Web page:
Trippys rise hit its pinnacle point (or so it seemed) with “Trippys Theme”, and ended up being Trippy Turtles final release for a good period, until he dropped "FoFo" in December. "Trippy’s Theme" was signed to Mad Decent and received an official video, in cartoon style of course, which featured cameos from RiFF RAFF, Cashmere Cat, and members of the FoFoFadi crew.

The reason many listeners have fallen in love with Trippy Turtles music is exemplified in this track. The track is sophisticated rather than aggressive, aggression usually being a key element in a club track. The smooth beat is accompanied with a soft vocals that were provided by Santell.

This track was the first time a label as big as Mad Decent showed their interest in the Jersey club scene, and was the first of many tracks they have come to officially endorse from the scene.

Dougie F and DJ Fire - "Back Up On It (Jasmine)"

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Picked up in its early stages and polished after being signed to Mad Decent, “Back Up On It” (aka “Jasmine”) will be known as a Jersey club anthem for years to come. The track features everything you’d expect a Jersey club anthem to include, the club kick pattern, the bed squeaks, and most importantly of all, an instantly recognizable lead instrument. The lead sound plays the same five notes throughout the entirety of the track, and manages to stay catchy throughout the full three minutes it is repeated.

The track also received a polished video directed by way of Lil Internet and showcases Newark and Jersey in all of its gritty glory. The video really brings through the character of the area and has cameos from many members in Cartel Music.

Nadus - "Nxwxrk"

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Every now and then a scene experiences a track that has people questioning what makes up the genre they are a part of. Is it the sample selection of the producers, the structure of the songs? Tracks like Nadus' "Nxwxrk" give Jersey club hope to become more than just a genre. Tracks like "Nxwxrk" make it a scene, a movement, a lifestyle. Sure, the Jersey club kick pattern has become known as “the heartbeat” amongst producers and listeners alike, but how long can a genre be limited to a certain structure before it becomes boring and repetitive?

The scene is in dire need of new tracks to take it to new direction for 2015 and beyond, and "Nxwxrk" is the track that producers can look to. Mixed down to a "T," with synths that elevate the listener, the track has almost been made to be played on big occasions.

"Nxwxrk" does not feature a bed squeak, or a five kick pattern at any point during the track. But that’s what makes it such a good track. The track has also received reworks by RL Grime and Sliink, with Sinjin Hawke on the credits on SoundCloud for the mixdown for the Sliink remix.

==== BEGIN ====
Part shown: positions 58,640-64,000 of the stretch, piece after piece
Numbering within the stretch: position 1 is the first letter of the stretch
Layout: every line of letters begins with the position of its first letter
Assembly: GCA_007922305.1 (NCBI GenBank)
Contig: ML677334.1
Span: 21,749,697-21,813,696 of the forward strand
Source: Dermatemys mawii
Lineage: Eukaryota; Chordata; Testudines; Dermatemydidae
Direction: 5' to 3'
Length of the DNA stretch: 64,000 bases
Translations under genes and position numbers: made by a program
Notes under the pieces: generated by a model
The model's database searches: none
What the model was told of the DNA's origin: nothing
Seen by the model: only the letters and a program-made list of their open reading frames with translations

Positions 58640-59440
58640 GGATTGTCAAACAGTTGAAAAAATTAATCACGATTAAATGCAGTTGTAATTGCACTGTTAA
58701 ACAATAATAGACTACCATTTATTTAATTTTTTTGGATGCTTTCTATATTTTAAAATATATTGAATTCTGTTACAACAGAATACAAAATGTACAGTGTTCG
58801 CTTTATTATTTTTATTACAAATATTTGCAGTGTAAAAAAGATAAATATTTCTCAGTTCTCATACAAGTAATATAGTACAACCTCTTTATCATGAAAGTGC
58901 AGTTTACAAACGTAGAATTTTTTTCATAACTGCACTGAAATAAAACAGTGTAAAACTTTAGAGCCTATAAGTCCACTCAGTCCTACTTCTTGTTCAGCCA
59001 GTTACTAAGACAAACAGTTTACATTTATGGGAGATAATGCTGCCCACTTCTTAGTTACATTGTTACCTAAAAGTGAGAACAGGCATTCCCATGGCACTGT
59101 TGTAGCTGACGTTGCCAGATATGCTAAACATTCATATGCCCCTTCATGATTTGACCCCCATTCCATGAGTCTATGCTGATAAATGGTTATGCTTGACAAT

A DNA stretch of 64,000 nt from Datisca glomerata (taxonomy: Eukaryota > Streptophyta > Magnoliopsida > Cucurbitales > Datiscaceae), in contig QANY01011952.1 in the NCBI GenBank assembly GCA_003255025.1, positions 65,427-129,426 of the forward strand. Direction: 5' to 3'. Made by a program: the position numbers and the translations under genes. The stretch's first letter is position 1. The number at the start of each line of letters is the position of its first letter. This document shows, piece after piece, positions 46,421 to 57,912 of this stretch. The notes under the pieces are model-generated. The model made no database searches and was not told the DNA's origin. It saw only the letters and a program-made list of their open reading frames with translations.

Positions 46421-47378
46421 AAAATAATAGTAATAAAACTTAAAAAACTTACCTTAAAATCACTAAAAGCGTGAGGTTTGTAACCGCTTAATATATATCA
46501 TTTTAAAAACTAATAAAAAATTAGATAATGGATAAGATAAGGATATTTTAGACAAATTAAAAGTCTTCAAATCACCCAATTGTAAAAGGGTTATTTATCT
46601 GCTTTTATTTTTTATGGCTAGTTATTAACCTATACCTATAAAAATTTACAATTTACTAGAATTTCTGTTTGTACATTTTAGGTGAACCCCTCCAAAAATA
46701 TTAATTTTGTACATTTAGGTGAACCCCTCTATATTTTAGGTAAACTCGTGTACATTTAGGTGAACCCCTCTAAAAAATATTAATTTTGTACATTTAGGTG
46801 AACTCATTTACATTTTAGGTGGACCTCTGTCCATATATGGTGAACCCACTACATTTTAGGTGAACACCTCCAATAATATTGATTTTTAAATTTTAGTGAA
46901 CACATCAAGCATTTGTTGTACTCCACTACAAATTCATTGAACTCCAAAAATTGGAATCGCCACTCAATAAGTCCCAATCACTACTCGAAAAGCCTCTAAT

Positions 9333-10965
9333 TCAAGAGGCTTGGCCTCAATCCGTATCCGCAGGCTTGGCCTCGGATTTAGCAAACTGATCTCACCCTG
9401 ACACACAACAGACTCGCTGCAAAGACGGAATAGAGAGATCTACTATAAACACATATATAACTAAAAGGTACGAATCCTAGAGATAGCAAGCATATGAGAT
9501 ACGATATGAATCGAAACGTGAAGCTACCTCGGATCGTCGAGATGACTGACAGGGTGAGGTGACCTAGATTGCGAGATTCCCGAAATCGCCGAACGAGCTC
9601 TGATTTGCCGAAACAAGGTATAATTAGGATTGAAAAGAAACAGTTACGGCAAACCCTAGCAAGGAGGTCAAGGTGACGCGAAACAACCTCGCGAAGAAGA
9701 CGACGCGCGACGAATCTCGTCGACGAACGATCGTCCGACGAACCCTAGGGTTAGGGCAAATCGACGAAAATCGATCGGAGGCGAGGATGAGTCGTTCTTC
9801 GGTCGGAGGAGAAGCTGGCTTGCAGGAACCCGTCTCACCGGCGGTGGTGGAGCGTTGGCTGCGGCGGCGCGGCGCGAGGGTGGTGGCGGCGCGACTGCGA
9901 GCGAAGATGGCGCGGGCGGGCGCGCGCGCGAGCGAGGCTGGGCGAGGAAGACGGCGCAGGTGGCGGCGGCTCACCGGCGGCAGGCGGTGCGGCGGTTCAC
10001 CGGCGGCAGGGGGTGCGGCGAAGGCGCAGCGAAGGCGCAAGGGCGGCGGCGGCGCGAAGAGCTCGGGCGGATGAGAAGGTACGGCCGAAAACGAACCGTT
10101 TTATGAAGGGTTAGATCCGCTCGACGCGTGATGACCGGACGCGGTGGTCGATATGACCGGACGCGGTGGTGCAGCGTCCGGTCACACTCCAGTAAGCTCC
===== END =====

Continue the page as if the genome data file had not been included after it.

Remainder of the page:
"Nxwxrk" is the track that is going to be played by producers all over the world, and to have them play a track that has Jayhood shouting “Jersey” will no doubt bring exposure to the scene. The final thing that makes "Nxwxrk" such an important track is the fact that all proceeds from the Broke City EP go to NJ’s Newark Boys Chorus School. Wow. Hats off to Nadus and Pelican Fly.

DJ LilMan - "Team LilMan Anthem" (prod. by 93rd)

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Produced by 93rd and originally released as “5 On It” in June, “5 On It” just seemed to miss a little something something and it blended in with all of 93rd’s other tracks a little too easily. And that’s where LilMan came in and did what LilMan does best: stamp his authority on a track.

LilMan got the track mixed down, put his vocals on it and got his team behind the track. That is how we ended up where we are now as the track has got an official video along with a designated dance and has accumulated millions of hits on SoundCloud and YouTube. That’s not mentioning all the other unofficial videos of people doing the dance in McDonald's and Walmart.

Again, this is another independent artist coming up from the Jersey club scene who is going places due to hard work and putting together a strategy to really conquer social media. That’s not taking anything away from the track itself though, I replayed the song so many times the day it came out that my neighbors were coming over exclaiming to stop playing the ”Who Else!” song.

Although "Nxwxrk" has received the Do Androids Dance best track of 2014 accolade, and being an important track for the scene this year, it would be unfair not to give the title of Best Original Track 2014 to “Team Lil Man Anthem." It’s the song that has had the whole of Jersey on smash and it’s exciting to see what Team Lil Man have in store for us in 2015. Jerseeeeyyyyy.